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The Wives of Henry VIII

4.14 of 5 stars 4.14  ·  rating details  ·  9,901 ratings  ·  269 reviews
The six wives of Henry VIII - Catherine of Aragon, Anne Boleyn, Jane Seymour, Anna of Cleves, Katherine Howard and Catherine Parr – have become defined in a popular sense not so much by their lives as by the way these lives ended. But, as Antonia Fraser conclusively proves, they were rich and feisty characters.

They may have been victims of Henry's obsession with a male he...more
Paperback, 482 pages
Published December 15th 1993 by Penguin Canada (first published 1992)
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While this would be a quality history by any standard, I've decided to judge it by exactly the standard that Antonia Fraser sets for herself right at the beginning of the book. She says that her mission is to rescue the six wives of Henry VIII from the sterotypes that have plagued them for centuries (not to mention the horrid singsong of "divorced, beheaded died..." etc). The stereotypes in question are, in order: "The Betrayed Wife, The Temptress, The Good Woman, the Ugly Sister, The Bad Girl,...more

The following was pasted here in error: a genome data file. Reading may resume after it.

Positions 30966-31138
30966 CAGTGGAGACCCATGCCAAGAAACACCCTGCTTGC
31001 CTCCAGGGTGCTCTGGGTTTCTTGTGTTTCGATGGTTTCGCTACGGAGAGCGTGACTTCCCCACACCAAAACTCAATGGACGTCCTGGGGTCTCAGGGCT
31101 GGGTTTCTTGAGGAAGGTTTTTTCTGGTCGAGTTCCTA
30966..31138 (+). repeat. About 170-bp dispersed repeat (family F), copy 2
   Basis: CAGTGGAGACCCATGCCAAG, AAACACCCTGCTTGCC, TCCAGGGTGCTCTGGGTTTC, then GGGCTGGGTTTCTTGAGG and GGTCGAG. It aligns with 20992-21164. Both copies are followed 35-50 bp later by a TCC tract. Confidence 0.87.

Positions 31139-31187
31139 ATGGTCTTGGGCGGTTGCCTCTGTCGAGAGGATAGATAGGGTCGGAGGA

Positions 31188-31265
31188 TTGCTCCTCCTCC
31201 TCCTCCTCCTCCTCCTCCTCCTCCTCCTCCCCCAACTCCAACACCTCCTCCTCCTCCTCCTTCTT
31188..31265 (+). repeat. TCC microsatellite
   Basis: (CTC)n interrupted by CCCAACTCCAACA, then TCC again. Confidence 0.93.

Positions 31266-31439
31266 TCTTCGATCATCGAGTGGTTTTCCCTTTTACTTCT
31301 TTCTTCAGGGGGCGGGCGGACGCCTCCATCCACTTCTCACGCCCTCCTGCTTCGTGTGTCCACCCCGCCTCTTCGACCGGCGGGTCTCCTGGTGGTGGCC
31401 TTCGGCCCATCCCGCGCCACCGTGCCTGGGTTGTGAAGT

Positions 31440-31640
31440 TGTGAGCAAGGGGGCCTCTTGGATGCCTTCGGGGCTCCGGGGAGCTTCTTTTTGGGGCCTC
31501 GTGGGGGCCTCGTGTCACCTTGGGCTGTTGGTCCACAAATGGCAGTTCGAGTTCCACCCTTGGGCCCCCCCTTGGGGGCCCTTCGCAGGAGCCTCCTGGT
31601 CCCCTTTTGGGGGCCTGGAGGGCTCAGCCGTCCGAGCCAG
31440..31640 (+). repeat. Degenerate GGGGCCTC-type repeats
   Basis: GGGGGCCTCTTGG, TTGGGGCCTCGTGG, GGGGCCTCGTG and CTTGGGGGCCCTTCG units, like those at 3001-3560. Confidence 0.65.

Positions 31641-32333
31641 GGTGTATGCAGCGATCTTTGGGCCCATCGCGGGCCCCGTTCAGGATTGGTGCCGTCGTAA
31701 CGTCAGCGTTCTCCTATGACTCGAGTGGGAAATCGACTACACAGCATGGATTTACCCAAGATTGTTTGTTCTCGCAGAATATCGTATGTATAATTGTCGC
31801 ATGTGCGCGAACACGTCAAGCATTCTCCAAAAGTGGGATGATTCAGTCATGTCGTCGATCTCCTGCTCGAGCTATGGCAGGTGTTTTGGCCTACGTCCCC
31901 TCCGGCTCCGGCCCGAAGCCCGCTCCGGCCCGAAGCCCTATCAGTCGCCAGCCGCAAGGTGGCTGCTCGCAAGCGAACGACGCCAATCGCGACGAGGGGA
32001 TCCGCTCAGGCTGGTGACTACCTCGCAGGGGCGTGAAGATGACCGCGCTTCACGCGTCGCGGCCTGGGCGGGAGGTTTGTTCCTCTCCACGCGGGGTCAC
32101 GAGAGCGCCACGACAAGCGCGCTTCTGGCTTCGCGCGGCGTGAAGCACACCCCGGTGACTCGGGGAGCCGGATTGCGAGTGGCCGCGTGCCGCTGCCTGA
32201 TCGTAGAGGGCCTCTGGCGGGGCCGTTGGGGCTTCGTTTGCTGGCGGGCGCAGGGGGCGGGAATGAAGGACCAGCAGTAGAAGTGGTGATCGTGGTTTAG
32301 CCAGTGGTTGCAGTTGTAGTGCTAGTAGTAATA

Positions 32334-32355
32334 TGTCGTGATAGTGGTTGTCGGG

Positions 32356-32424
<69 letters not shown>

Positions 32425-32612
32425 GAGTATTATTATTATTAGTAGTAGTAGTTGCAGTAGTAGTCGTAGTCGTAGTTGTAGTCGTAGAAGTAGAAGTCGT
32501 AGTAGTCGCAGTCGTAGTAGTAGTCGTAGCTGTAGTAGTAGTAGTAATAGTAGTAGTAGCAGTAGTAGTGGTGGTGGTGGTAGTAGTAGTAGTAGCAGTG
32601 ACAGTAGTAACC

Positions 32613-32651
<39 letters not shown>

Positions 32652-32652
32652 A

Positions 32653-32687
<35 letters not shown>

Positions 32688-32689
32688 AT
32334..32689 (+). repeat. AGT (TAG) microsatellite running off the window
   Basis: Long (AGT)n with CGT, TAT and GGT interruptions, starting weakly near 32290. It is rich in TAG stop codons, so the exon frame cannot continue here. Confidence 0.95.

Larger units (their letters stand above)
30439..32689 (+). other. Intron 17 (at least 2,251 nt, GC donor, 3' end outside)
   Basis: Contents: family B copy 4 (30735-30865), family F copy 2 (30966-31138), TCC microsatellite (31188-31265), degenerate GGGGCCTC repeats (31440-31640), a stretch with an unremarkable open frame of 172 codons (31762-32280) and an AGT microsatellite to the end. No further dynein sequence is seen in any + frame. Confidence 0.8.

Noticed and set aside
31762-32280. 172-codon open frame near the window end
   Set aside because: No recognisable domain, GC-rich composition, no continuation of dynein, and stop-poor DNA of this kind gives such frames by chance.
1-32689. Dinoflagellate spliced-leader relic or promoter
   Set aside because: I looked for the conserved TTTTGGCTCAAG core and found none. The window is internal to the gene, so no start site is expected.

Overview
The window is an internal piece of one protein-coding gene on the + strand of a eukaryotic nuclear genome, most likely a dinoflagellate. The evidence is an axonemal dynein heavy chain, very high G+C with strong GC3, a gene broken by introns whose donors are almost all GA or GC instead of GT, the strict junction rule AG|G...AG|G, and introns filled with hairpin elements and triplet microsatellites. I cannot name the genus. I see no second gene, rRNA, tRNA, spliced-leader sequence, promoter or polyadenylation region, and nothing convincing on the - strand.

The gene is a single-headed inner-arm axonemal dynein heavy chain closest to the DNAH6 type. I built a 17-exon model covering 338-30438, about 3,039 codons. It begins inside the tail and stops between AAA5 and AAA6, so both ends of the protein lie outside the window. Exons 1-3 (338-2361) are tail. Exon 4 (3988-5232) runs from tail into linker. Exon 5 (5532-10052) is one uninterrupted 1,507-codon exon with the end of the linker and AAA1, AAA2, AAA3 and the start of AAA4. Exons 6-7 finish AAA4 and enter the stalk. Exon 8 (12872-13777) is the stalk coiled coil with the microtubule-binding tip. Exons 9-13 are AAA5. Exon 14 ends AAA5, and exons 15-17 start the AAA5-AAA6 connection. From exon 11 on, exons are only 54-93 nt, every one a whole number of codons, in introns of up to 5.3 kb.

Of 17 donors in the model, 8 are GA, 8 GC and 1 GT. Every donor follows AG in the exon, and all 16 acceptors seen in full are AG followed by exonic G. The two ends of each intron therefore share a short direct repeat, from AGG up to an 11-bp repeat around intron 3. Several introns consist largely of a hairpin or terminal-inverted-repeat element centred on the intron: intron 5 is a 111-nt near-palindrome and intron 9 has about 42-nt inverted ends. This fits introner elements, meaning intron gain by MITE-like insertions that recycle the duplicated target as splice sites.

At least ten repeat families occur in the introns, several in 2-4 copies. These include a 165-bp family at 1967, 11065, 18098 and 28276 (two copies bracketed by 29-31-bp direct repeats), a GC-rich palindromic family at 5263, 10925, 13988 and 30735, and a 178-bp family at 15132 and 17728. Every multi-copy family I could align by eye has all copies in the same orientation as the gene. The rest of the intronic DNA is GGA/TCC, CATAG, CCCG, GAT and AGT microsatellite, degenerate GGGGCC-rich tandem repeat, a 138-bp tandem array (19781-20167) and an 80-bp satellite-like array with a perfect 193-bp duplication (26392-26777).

Having read a book called the last queen The Last Queen by C.W. Gortner which details the life of queen Juana of Castile, the last queen of Spanish blood to inherit her country's throne, her sister Catherine of Argon was the first wife go King Henry VIII. I came across The Six Wives Of Henry VIII by Antonia Fraser when it was reviewed by a Goodreads member I decided to give it a try as Tudor history has not been high my radar and I wanted to learn more about Catherine's time in England.

I was pleasantly surprised by this book as it is well written and well researched...more
Bette BookAddict
Jun 22, 2014 Bette BookAddict rated it 5 of 5 stars  ·  review of another edition
Recommends it for: history buffs
Recommended to Bette BookAddict by: All About Books group read

I read this non-fiction account of the six wives of Henry VIII because my interest was piqued by the television series The Tudors and the historical fiction novels Tudor Court by Philippa Gregory. Prior to these two sources, I had no real knowledge of the women Henry married; of course, I knew their fates were “divorced, beheaded, died, divorced, beheaded and survived” as that little ditty goes although I had not heard that particular ditty. So where better to go to now than a non-fiction accoun...more